Who Thee by faith before the world confessed,
Thy Name, O Jesus, be forever blessed.
Alleluia, alleluia.

But lo there breaks a yet more glorious day;
The saints triumphant rise in bright array;
The King of glory passes on His way;
Alleluia, alleluia.

All Saints' Day is one of my favorite days in the church year. We always celebrated Hallowe'en with witches and ghosts and pumpkins and candy when I was a kid, but I remember very early learning that Hallowe'en meant "All Hallows' Eve, " and that All Hallows was a time remember and celebrate all the saints. I grew up pretty low church Episcopalian, so there weren't a lot of saints mentioned besides the 12 disciples; nonetheless, the notion of a vast throng of saints was planted in me early.

No doubt that was reinforced when I joined the junior choir and learned that venerable All Saints' hymn I Sing a Song of the Saints of God:

I sing a song of the saints of God
Patient and brave and true,
Who toiled and fought and lived and died
For the Lord they loved and knew.
And one was a doctor and one was a queen
and one was a shepherdess on the gree.
They were all of them saints of God, and I mean,
God helping to be one, too.

I loved this hymn and I still do. I think what appealed to me, even if I wasn't aware of it at the time, was the notion that saints are not just "holy people," not just biblical figures or story book characters, but real people--like me! Everyday people who struggle to live lives of integrity, to live the lives to which God calls us. Saints are the people we meet on the subway or in the coffeeshop or at work or at school--wherever we go about our life and work.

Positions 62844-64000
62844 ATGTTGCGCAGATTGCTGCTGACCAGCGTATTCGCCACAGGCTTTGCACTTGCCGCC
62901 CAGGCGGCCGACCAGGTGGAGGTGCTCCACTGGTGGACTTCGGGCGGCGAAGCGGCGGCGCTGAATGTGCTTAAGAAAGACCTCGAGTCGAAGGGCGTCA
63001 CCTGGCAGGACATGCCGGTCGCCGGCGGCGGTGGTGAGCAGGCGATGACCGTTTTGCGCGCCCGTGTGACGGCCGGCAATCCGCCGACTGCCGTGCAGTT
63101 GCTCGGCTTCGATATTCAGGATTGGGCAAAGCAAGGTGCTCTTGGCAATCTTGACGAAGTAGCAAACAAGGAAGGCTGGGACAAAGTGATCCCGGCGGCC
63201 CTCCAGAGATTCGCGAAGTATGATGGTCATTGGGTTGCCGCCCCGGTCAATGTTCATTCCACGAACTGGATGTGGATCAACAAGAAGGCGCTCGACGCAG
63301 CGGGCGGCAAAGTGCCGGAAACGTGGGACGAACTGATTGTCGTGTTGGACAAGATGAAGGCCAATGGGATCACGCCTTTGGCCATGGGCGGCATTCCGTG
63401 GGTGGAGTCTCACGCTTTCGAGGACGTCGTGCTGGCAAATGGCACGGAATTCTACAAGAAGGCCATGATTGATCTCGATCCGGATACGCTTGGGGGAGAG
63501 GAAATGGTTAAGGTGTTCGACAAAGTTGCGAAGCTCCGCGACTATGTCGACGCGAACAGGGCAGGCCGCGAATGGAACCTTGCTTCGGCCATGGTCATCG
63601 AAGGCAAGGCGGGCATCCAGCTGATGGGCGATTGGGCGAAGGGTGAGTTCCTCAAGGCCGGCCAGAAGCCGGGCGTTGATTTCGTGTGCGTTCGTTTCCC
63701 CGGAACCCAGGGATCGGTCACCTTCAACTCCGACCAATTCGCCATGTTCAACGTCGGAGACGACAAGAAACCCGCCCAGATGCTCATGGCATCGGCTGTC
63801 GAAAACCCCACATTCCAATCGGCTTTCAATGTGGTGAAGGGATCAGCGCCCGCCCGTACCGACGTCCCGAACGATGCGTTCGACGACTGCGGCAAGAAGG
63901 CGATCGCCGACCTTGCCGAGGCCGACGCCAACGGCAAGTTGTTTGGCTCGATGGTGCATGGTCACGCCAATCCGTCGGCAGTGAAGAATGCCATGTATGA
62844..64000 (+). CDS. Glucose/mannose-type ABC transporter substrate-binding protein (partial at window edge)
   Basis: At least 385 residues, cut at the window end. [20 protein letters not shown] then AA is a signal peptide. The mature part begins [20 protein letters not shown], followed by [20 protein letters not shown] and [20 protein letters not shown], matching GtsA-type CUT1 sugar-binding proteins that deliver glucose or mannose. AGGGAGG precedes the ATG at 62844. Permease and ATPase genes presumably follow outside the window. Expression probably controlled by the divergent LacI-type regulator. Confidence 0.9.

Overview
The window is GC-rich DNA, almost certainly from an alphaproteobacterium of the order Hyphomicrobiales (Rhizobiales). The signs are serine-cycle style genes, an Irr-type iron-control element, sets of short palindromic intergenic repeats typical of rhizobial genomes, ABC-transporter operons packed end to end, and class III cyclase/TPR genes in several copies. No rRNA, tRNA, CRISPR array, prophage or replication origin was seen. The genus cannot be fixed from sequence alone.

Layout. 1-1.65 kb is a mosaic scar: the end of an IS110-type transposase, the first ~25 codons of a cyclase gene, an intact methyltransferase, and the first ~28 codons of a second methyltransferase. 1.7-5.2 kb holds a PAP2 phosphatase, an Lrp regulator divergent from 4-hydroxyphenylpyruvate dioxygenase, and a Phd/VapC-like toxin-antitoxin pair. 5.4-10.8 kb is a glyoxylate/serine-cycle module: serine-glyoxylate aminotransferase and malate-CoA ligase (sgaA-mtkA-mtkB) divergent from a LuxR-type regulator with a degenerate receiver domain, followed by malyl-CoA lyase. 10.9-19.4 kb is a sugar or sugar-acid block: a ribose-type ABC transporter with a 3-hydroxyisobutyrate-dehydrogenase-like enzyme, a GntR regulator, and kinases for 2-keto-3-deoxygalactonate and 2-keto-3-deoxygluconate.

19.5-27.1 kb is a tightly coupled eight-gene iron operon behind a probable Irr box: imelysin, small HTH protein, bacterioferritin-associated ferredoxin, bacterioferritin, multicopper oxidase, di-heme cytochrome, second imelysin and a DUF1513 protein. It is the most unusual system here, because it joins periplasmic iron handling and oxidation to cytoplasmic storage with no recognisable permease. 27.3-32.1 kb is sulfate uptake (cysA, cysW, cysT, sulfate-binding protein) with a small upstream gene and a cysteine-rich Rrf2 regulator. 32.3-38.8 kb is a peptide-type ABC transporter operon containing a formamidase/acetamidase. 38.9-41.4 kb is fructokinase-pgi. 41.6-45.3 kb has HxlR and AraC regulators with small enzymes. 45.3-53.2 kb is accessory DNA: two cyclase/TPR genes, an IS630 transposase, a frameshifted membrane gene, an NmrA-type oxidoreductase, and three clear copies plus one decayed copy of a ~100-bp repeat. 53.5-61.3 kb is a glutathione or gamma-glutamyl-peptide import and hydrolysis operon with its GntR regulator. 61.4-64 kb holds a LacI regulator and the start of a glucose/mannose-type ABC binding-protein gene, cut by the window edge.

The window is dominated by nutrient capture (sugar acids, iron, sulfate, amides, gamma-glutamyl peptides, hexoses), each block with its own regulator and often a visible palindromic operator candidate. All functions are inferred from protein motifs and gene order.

I've been blessed by the presence of saints in my life--those who touched me in various ways, who loved me, nurtured me, accepted me and yet called me to be more the person God created me to be. Today I remember the saints in my life, especially my father and my beloved mother-in-law, both of whom died too soon. And remember those saints whom I never met, but whose lives nevertheless shaped my. And I give thanks for all the saints.

Who are the saints in your life?

Friday, October 26, 2007

Children and worship part 1

Some of my earliest childhood memories are of church. The Episcopal church my family attended when I was a small child was full of children, and the way I remember it, friendly to children, too. Of course there were rules and boundaries. We had to be quiet. We had to sit and stand and kneel. We had to wear our Sunday best. Going into the area behind the altar rail was strictly verboten (we had to go inside the rail for the Christmas pageant one year, and it seemed sort of scary). But despite all this, I always felt at home there.

When my older kids were young we went to a church that was (from my perspective at least) child welcoming. The kids went to church--church school was beforehand--and they participated, even if they didn't pay attention ALL the time. They were part of what was going on.

I am puzzled and dismayed whenever I come across the attitude that kids shouldn't be in church, or can only be there when their behavior is perfect or very nearly so. I want children to be in church. And how on earth can we expect them to feel any connection to worship, to liturgy, to church when they are older if we don't welcome there from the beginning?